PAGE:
Although generally a peaceful place, Devon has – like everywhere else in the country – its share of crime. Thankfully only a small percentage of recorded crimes are especially dangerous or a threat to life.
Looking back through history, many crimes in Devon have more unusual aspects. Consider the title of this column. Those were two examples of the more bizarre nature of some Devon crimes.
Both were taken from the Moretonhampstead Petty Sessions. In January 1886 a man was summoned after having been apprehended near the Moreton Turnpike House by a policeman.
When the policeman asked what he had in his pockets, the man remarked that there was nothing at all. But on closer inspection, there were in fact eight nets and a live ferret. The man was charged under the Poaching Prevention Act.
And then the following year, in June of 1887, a travelling tinker was charged with assaulting a police officer in Chagford. Whilst he was in the cells awaiting his case being heard, the man ripped up his trousers and ended up being judged whilst wearing a sack that reached below his knees. He was found guilty and sentenced to three months’ hard labour, before being sent to Exeter Gaol still wearing his sack.
These are both Petty cases, but when thinking about notorious crimes or characters in history in this part of the country, the case of ‘The Man They Could Not Hang’ is often one of those which is brought to mind first. Sentenced to death in February 1855 for allegedly setting fire to The Glen in Babbacombe, Torquay, 20 year-old groundsman John Lee had his sentence commuted to life imprisonment by the Home Secretary after the gallows mechanism failed three times while the executioner tried to despatch him. Lee, interestingly, claimed that he had had a prophetic dream on the night before his execution that the bolt would fail three times.
What happened to John Lee later in life is uncertain. He was released in December 1907 after serving 20 years or more and two years later married and had a son. In 1911 he left them and went to New York, but after this is not definite because records have been confused with those of other people with the same name. He probably settled in Milwaukee and died in March 1945 after having a heart attack.
But there are other more obscure and unusual characters within the crime history of Devon. And some less standard crimes too. Over the course of my next two Histories and Mysteries columns, I’ll talk about some of those which have come to light while trawling through the historical records.
Whilst this is designed to be a light-hearted and (hopefully) entertaining look at Devon’s shadier past, it is worth remembering that in every crime there is at least one victim and some of these stories are actually quite tragic as well.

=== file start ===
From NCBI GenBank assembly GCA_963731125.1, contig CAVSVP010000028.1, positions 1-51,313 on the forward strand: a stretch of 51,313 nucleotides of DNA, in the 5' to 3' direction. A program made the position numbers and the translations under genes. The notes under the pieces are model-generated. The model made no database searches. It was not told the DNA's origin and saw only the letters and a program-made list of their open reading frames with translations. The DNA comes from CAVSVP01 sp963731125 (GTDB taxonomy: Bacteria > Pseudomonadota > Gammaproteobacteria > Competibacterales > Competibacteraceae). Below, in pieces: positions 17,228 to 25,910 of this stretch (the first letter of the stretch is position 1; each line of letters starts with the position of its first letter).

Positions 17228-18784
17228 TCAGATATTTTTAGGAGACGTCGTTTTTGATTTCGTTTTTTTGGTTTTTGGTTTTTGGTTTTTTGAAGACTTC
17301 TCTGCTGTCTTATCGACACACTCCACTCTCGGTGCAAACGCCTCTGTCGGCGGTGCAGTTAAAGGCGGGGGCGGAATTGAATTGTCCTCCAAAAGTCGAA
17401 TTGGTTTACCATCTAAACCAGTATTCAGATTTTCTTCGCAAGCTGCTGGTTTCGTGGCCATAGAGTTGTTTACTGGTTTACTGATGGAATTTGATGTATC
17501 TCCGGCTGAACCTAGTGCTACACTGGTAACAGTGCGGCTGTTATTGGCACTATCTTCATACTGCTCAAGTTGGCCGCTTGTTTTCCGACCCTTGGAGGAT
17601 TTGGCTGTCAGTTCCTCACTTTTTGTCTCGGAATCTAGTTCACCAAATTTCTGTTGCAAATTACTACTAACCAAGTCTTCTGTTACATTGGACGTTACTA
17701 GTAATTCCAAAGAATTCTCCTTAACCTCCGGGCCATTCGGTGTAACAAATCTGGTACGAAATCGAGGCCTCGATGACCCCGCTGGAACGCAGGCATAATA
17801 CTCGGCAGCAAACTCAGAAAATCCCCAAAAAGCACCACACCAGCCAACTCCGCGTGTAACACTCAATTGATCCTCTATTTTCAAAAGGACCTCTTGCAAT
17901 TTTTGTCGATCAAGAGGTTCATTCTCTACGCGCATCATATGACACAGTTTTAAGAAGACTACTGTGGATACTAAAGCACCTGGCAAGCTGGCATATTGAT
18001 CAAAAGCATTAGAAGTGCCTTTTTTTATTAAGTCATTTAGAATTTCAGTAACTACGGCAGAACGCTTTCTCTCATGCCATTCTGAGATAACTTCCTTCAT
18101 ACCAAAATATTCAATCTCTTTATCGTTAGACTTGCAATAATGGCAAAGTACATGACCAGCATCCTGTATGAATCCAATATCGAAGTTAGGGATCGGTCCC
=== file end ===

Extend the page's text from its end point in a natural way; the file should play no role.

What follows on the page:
The Gregg family preyed on residents of Clovelly and the surrounding areas of North Devon in the 17th Century. Although probably never venturing into the town itself, John Gregg and around 50 members of his family were reputed to live in caves in the area.
Over a 25 year period they are said to have murdered and cannibalised around a thousand people. They were finally hanged in Exeter, without a trial, after a mob of around 400 stormed the caves and captured them.
How much of the stories which remain are factually accurate and how much are exaggeration or fiction is difficult to say for certain.
In a similar fashion, in the 16th Century a family of savages called Gubbins lived near Lydford, again in the wild. Some suggest that the Gorge was where their lair was to be found. They lived by stealing sheep from the moors and by robbing travellers.
Their leader, Roger Rowle, was known by some as ‘the Robin Hood of Dartmoor’ although I’m not sure that too much was given to the poor outside of the Gubbins family. They were known for murdering, but not for eating their victims like the Greggs. (I assume that the bakery does not come down from this line of the family.) The Gubbins eventually died out, probably through a combination of excessive interbreeding and conversion to Christianity.
The mysterious Princess Caraboo appeared in 1817 in the village of Almondsbury in Gloucestershire. She was dressed in exotic clothes and carried a few essentials with her.
Knocking on the door of the local cobbler she spoke in a language which nobody could understand, but mimed that she needed food and shelter. They gave her some bread and milk but would not let her stay and referred her to the Overseer of the Poor, Mr Hill.
He took her to the local magistrate Samuel Worrall who, with the assistance of his wife, gave Princess Caraboo hospitality.
They arranged for the girl to stay at the local inn, The Bowl. Whilst there the Princess saw a botanical print of a pineapple on the wall, which she called ‘Nanas’. The witnesses to this all assumed that the pineapple was a native fruit to her and that she probably came from Asia.
After 10 days or so, Caraboo was introduced to a Portuguese sailor called Manuel Eynesso who said that he understood the language and told her story. She was from Javasu, an island in the Indian Ocean, and had been kidnapped by pirates from whom she escaped in the Bristol Channel by jumping overboard. She had then swum to shore.
For the next ten weeks the girl performed exotic dances, demonstrated archery and fencing, prayed to her god ‘Allah-Talla’ and even had a ball held in her honour. A Dr Wilkinson vouched for her authenticity and identified her language and writing using a book by Edmund Fry called ‘Pantographia’.
And then, the landlady of a boarding house in Bristol recognised the description of Princess Caraboo as that of a girl who had lodged with her six months previously.
When confronted, three months after mysteriously arriving out of nowhere, Princess Caraboo confirmed in perfect English that she was actually Mary Willcocks from Witheridge, the daughter of a cobbler. She had taken on the character in an effort to be more interesting.